Many people these days are simply not aware of copyright issues. We should first try to educate them, not put them in an unexpected adversarial situation.


Here's a comment I posted on the question under discussions:

@JohnM: Hi! This is an interesting question. I was just wondering about the example you chose to use. Do you have a license to use that photo? If you aren't sure, would you mind I created an alternative example with a free photo, to be in the clear? I'll make sure the text and everything is lined up exactly as in your example (I notice that the previous suggested replacement did not, and may have misrepresented your intent). If you don't like the result, we can revert it after the fact. Please let me know how you feel about this. Thanks! :)

If it were posted near the beginning of the discussion (I came in late to this one), it would set a much more constructive tone for the discussion than immediately appealing to legal processes. I'd like to see more people considering this approach in the future.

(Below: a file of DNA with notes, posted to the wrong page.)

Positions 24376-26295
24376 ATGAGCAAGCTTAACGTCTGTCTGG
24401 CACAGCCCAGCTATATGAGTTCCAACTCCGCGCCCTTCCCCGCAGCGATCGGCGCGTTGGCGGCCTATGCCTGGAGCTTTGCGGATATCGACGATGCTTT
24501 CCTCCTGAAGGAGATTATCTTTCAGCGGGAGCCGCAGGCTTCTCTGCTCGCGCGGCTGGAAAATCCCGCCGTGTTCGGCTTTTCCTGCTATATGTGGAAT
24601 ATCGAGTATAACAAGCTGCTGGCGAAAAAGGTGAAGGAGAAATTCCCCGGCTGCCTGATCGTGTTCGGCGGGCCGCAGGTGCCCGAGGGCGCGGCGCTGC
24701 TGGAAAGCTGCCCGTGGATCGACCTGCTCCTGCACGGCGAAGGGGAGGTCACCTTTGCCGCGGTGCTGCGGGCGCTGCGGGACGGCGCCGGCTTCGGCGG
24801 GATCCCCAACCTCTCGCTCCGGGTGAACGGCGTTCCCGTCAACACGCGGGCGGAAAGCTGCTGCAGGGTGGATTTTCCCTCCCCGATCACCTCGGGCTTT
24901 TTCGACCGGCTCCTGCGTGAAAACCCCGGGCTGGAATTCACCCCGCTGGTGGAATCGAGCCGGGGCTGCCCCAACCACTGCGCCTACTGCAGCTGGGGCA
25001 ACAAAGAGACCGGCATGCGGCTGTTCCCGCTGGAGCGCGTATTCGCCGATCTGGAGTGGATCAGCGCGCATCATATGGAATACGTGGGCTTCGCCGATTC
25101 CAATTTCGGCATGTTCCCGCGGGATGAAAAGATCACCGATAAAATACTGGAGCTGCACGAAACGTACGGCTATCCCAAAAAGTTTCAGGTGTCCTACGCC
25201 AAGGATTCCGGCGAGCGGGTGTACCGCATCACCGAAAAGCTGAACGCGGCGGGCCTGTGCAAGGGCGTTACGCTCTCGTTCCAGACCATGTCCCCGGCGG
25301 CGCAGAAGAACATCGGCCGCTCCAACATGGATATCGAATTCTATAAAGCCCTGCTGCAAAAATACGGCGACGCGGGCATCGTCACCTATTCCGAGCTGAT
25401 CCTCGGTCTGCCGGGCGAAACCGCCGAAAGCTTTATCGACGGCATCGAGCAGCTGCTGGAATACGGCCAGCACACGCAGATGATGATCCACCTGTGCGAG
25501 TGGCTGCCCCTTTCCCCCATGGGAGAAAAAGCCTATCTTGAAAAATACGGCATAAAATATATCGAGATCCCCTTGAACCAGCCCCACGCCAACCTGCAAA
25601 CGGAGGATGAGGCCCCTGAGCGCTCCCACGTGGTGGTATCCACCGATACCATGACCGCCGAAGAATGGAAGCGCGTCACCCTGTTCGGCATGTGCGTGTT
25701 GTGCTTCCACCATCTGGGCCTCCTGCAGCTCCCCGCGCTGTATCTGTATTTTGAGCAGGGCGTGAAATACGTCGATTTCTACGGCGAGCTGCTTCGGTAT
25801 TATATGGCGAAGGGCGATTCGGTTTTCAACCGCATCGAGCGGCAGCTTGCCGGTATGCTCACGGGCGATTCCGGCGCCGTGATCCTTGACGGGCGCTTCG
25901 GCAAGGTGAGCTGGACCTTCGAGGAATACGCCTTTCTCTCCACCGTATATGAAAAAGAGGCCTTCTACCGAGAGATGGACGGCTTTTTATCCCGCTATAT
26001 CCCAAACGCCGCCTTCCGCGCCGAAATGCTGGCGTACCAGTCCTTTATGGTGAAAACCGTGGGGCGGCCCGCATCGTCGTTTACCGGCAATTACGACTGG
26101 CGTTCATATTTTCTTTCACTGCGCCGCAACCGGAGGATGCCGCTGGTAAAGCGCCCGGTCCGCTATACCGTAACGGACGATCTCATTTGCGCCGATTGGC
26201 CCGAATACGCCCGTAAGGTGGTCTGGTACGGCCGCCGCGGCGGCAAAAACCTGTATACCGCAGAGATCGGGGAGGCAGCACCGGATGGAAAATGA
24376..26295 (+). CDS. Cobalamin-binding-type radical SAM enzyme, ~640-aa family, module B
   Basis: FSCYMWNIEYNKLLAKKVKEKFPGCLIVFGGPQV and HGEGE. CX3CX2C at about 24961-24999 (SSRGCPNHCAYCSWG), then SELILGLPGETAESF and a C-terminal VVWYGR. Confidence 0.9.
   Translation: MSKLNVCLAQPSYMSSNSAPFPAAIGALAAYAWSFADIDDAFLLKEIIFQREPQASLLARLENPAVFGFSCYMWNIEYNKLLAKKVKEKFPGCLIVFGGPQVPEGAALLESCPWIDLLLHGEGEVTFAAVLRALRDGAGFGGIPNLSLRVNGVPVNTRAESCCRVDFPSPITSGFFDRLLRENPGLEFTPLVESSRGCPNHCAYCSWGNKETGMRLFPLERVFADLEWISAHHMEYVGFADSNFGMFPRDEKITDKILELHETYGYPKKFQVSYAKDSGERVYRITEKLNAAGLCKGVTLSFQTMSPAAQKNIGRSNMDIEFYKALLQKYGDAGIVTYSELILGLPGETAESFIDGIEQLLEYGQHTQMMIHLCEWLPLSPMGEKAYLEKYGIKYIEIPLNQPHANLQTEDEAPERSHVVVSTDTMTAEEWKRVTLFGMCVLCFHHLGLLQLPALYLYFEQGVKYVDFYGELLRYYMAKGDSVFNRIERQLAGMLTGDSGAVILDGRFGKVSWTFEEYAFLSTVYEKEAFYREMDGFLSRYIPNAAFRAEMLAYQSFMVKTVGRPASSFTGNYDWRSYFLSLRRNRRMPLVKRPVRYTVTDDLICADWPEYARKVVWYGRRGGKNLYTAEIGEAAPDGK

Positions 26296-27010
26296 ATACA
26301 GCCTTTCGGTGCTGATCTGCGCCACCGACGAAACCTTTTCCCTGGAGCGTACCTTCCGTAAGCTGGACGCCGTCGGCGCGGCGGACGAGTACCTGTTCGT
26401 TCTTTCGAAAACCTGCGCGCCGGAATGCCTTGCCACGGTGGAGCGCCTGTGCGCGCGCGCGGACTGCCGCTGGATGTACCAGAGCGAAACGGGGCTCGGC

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IMHO in such a situation, it could be a nice usage to post the incorrect answer as a comment since to poster could not comment itself (not enough rep). I often do that when a low rep user post a comment as an answer, mostly when he adds not enough rep to comment.

But current case has already taken too much importance for me to do that without someone else advice ...

  • The comment wouldn't do much now; the OP knows about the copyright complaint. Thats what should have been done before the "answer" was ever posted. At this point, the only thing that would change anything would be a DMCA takedown notice. – BradleyDotNET Nov 6 '14 at 23:35
  • I thing there is an important difference. The photograph can no longer see its own post, nor the comment from Martijn Pieters explaining that he should post his message to the Designated Agent according to the Terms of Service. All he can see is that power users or moderators of Stack Overflow removed its post. – Serge Ballesta Nov 7 '14 at 7:08
  • A fair point. Users can see their own deleted posts though. – BradleyDotNET Nov 7 '14 at 16:38